Anthony Rizzo, Addison Russell, Ben Zobrist, and Dexter Fowler, all essential cogs in the Cubs’ offensive machine, were mired in playoff-long slumps. Rizzo and Russell were dealing with the worst of it. Rizzo was 2-for-26 to start the postseason and Russell was 1-for-24.

But that’s all over now. Rizzo picked up Matt Szczur’s bat, Russell threw on Szczur’s compression shorts, and both have been raking ever since. In the last three games of the NLCS, Rizzo and Russell combined to go 13-for-27 (.481) with four home runs, nine RBIs, and eight runs scored.

The Cubs’ bats have awoken and all should fear them.

Edge: Cubs

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Nick Turchiaro-USA TODAY Sports


Closers and Set-Up Men

Cubs: Aroldis Chapman and Hector Rondon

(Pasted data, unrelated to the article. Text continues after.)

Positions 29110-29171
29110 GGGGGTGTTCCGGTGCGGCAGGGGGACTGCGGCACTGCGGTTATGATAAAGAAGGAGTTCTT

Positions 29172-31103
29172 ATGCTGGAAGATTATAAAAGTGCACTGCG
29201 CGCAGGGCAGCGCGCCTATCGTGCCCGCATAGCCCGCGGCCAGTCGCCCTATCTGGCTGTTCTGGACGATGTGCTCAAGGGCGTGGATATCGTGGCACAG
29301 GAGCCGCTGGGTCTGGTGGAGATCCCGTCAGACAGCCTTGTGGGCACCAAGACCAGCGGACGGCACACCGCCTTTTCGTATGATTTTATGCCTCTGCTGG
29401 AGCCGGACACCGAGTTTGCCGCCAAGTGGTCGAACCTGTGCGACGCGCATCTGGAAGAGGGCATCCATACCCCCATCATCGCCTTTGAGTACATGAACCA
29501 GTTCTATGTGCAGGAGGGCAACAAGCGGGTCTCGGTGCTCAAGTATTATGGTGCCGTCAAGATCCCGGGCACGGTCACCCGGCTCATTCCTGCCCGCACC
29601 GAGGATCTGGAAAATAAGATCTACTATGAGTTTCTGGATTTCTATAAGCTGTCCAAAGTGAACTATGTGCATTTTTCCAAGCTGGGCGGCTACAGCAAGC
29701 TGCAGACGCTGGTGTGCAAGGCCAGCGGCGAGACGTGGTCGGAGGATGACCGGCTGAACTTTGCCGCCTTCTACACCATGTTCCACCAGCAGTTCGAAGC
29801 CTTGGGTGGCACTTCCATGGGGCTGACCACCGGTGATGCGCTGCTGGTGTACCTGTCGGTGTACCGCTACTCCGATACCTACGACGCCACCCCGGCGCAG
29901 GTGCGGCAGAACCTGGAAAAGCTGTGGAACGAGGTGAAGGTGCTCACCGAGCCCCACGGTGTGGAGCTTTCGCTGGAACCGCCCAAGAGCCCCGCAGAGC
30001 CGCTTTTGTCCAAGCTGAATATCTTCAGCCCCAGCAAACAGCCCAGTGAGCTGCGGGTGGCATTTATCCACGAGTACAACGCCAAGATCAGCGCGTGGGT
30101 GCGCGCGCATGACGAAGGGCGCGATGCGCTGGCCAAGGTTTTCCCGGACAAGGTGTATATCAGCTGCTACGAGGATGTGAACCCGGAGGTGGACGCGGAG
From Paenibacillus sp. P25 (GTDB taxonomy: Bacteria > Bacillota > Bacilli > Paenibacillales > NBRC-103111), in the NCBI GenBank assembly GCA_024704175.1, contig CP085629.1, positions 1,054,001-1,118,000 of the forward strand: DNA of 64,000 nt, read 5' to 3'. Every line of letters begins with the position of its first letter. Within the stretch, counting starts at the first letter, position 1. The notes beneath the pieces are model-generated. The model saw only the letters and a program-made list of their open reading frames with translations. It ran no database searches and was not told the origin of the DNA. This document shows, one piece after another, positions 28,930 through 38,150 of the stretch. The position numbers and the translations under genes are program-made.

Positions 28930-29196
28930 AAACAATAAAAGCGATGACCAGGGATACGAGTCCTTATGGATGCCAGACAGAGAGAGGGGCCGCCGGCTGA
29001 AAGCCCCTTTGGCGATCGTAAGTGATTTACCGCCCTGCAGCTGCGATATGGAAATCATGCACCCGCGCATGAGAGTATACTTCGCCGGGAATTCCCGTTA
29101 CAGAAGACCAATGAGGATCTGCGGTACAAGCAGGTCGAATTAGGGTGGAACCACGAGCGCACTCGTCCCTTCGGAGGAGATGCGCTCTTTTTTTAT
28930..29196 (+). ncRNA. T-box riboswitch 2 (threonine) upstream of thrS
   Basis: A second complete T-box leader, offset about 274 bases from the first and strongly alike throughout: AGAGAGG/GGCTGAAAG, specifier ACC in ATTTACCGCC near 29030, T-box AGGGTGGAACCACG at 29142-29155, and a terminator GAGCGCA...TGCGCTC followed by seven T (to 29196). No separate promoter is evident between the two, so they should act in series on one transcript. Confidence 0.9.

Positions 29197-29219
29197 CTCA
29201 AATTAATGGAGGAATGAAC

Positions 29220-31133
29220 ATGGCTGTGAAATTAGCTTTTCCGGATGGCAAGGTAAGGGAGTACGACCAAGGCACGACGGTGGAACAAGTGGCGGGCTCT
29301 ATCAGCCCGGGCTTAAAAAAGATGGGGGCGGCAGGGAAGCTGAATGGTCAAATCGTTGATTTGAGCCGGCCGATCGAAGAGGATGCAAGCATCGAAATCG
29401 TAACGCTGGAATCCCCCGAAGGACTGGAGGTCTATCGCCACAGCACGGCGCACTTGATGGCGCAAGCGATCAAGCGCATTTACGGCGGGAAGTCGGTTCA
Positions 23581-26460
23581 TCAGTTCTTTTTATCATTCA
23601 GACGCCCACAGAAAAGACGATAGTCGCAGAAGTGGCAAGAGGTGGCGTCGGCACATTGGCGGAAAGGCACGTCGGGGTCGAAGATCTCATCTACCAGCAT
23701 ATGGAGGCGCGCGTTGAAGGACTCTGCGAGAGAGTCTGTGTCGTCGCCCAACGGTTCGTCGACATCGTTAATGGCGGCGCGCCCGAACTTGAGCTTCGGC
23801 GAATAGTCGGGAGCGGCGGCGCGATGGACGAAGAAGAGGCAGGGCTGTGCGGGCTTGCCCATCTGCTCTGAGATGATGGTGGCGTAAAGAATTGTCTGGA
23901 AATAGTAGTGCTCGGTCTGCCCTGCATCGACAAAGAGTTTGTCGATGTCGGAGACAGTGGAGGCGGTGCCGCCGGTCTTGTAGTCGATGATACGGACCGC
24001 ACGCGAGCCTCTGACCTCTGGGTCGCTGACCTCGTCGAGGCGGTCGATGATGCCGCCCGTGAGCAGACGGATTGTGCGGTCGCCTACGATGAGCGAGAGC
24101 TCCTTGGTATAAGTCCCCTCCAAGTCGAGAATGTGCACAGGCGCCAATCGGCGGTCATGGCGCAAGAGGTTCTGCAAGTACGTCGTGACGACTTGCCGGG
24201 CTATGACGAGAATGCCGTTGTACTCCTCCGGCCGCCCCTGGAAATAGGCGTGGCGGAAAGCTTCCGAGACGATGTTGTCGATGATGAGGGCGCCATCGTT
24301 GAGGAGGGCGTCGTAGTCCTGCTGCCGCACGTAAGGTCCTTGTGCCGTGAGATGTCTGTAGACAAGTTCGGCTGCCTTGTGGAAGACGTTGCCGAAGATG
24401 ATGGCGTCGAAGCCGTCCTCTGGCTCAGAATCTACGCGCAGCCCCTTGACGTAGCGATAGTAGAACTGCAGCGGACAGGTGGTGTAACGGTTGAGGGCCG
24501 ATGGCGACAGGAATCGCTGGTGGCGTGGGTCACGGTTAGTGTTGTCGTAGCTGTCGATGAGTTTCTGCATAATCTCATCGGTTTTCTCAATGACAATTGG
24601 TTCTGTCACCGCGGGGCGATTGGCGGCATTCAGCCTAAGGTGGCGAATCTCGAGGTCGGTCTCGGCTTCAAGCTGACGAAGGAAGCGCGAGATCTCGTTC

Indians: Andrew Miller and Cody Allen

Cleveland’s bullpen is the biggest reason it reached the World Series, and if the city of Cleveland is going to bring home its second championship of 2016, this bullpen is going to have to continue to perform at an otherworldly level.

The Indians’ bullpen has pitched 32.1 innings and accumulated a 1.67 ERA, 5.86 K/BB, 11.41 K/9, and 0.99 WHIP. Bryan Shaw, Dan Otero, and Cody Allen have all performed tremendously, and Francona has not been afraid to go to his bullpen in any situation.